Viacom is blasting telco giant AT&T on several fronts as the companies wrestle over a carriage renewal deal that is vital to Viacom’s long-term financial health. As of Tuesday, Viacom had begun running crawls and promo spots on its channels warning viewers that Nickelodeon, Comedy Central, BET, MTV and other channels could go dark on AT&T’s DirecTV as of midnight ET on Friday, when the current contract expires.
DirecTV Now used to start at $40 a month. The cheapest for new customers will now be $50. Packages will now include the AT&T-owned HBO, but the service is dropping some popular lifestyle and entertainment networks not owned by AT&T, including HGTV, Discovery, Food Network and MTV.
WarnerMedia CEO John Stankey, who is overseeing AT&T’s takeover and integration of Time Warner, made $16.55 million in 2018, up 64% from $10.01 million a year before. In an SEC filing on Monday, AT&T also reported that CEO Randall Stephenson, whose giant telecommunications company also owns and runs DirecTV, saw his total compensation last year rise to $29.1 million, against a year-earlier $28.7 million.
Disney wants to get even more control over Hulu: The company is in active discussions with AT&T to acquire the 10% stake that WarnerMedia owns in the streaming joint venture.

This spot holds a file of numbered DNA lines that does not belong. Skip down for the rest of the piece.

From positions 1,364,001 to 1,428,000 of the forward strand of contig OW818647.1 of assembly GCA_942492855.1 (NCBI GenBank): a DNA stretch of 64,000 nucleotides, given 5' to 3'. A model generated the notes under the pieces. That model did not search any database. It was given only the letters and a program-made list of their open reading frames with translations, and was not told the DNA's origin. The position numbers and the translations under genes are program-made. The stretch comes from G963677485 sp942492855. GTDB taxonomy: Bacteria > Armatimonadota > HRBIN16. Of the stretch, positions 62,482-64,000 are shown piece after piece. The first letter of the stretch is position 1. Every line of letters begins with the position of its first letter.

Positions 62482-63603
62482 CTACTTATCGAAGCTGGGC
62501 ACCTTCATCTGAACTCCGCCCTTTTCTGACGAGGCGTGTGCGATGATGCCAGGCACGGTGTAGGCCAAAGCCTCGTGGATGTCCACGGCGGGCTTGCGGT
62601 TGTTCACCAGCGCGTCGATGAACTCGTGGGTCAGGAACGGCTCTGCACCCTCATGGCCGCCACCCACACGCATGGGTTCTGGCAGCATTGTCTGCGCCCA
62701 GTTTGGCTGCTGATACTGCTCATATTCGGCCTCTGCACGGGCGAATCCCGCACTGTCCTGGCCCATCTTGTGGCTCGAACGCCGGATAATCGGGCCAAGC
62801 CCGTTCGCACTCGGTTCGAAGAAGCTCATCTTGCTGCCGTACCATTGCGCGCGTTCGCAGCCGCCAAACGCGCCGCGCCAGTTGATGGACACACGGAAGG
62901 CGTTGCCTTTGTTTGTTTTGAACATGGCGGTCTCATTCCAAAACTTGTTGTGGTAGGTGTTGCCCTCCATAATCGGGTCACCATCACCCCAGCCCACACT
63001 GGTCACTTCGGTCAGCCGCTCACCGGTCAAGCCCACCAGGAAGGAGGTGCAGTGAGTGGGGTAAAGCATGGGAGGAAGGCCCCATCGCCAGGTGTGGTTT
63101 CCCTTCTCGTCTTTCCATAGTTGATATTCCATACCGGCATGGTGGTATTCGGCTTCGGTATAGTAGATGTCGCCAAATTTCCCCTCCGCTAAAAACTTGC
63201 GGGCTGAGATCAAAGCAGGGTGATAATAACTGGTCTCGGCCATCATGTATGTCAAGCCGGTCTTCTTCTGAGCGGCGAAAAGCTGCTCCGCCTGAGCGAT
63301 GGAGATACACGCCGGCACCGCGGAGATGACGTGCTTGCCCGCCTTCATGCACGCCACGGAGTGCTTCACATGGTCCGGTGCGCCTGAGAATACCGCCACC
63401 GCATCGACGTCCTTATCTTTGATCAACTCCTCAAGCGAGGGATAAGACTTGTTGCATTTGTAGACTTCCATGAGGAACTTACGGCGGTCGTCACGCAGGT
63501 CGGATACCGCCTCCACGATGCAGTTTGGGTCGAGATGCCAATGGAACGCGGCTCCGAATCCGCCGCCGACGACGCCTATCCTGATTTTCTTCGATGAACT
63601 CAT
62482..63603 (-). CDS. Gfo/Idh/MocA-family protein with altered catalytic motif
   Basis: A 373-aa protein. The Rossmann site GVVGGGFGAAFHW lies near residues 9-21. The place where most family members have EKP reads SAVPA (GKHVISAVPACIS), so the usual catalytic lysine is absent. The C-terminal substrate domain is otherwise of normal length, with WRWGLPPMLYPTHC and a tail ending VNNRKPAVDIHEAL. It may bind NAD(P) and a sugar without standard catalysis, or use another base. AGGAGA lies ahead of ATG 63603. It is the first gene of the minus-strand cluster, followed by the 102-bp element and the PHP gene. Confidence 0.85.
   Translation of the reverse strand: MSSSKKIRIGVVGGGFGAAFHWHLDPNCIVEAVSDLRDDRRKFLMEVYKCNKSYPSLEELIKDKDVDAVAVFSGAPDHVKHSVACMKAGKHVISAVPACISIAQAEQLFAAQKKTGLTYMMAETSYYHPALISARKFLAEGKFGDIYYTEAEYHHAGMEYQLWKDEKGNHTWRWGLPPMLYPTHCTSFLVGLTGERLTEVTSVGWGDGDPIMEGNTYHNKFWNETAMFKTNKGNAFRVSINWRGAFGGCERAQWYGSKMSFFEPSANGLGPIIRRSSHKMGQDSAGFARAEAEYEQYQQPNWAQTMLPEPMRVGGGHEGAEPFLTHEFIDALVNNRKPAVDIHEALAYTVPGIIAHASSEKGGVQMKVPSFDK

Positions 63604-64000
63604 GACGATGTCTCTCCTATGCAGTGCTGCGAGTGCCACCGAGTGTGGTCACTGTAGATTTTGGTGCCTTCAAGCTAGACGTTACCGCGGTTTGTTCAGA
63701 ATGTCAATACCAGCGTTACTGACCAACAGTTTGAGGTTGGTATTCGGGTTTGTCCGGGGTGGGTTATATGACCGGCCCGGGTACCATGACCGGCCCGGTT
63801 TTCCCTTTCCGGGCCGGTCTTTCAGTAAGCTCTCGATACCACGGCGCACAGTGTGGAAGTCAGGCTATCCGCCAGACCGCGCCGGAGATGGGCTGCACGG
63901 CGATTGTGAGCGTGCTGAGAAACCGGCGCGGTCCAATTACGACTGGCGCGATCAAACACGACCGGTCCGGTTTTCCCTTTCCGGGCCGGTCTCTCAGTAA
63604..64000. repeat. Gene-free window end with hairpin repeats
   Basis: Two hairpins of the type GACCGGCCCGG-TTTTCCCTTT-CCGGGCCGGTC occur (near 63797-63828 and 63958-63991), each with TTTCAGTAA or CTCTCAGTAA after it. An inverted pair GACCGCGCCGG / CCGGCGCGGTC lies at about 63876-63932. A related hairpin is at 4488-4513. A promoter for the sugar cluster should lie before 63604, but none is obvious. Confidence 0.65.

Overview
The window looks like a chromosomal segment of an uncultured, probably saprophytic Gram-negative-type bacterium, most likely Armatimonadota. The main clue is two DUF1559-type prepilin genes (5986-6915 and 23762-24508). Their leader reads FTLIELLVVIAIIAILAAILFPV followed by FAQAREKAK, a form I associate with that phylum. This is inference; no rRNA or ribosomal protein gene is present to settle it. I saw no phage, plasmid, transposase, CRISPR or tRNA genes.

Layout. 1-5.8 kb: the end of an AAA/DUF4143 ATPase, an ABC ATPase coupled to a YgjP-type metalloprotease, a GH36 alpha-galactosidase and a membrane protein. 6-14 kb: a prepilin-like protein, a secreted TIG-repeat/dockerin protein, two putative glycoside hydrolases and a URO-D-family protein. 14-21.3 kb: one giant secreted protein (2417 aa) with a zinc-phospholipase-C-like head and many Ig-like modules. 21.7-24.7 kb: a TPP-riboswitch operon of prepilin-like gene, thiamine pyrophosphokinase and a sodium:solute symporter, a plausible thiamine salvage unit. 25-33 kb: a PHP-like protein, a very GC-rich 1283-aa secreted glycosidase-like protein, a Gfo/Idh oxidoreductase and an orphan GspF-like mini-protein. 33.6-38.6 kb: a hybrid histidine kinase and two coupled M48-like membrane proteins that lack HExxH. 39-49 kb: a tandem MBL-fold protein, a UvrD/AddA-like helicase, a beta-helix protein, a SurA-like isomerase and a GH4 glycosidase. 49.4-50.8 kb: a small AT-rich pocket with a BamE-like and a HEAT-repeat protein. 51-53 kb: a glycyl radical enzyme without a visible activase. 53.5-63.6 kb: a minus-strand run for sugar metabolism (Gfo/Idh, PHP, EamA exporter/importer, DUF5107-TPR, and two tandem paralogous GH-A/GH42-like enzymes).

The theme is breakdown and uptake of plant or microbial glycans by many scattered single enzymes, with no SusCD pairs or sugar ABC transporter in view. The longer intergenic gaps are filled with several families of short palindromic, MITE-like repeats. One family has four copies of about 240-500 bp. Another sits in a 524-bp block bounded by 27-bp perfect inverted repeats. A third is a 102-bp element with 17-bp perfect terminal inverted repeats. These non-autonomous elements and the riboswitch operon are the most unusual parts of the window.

The combination of one of the country’s largest wireless carriers and TV providers with a major TV and movie company has already reshaped the media landscape. Here’s a look back at the deal, the pushback from the government and its future implications.
AT&T, one of the biggest advertisers in the U.S., had balked because offensive content too often accompanied its ads. Now, after nearly two years, it says YouTube has addressed the issue.
AT&T’s Turner networks and advertising business Xandr said Tuesday they have begun using the wireless carrier’s customer data to help advertisers better reach audiences across Turner brands like CNN and TBS on TV and over digital platforms.
AT&T is activating its mobile 5G network in parts of 12 cities this week, with plans to add seven more cities in the first half of 2019. Consumers in the cities can try out the Netgear Nighthawk 5G Mobile Hotspot on the 5G network with AT&T supplying select consumers and businesses their first mobile 5G device and data usage an no cost for 90 days
AT&T’s advertising unit, Xandr, will be at the center of its effort to transform the video advertising business. “Consumers clearly like the breadth of content that is available today. They like the choice. And a lot of that choice comes on the back of ad-supported models,” WarnerMedia CEO John Stankey said.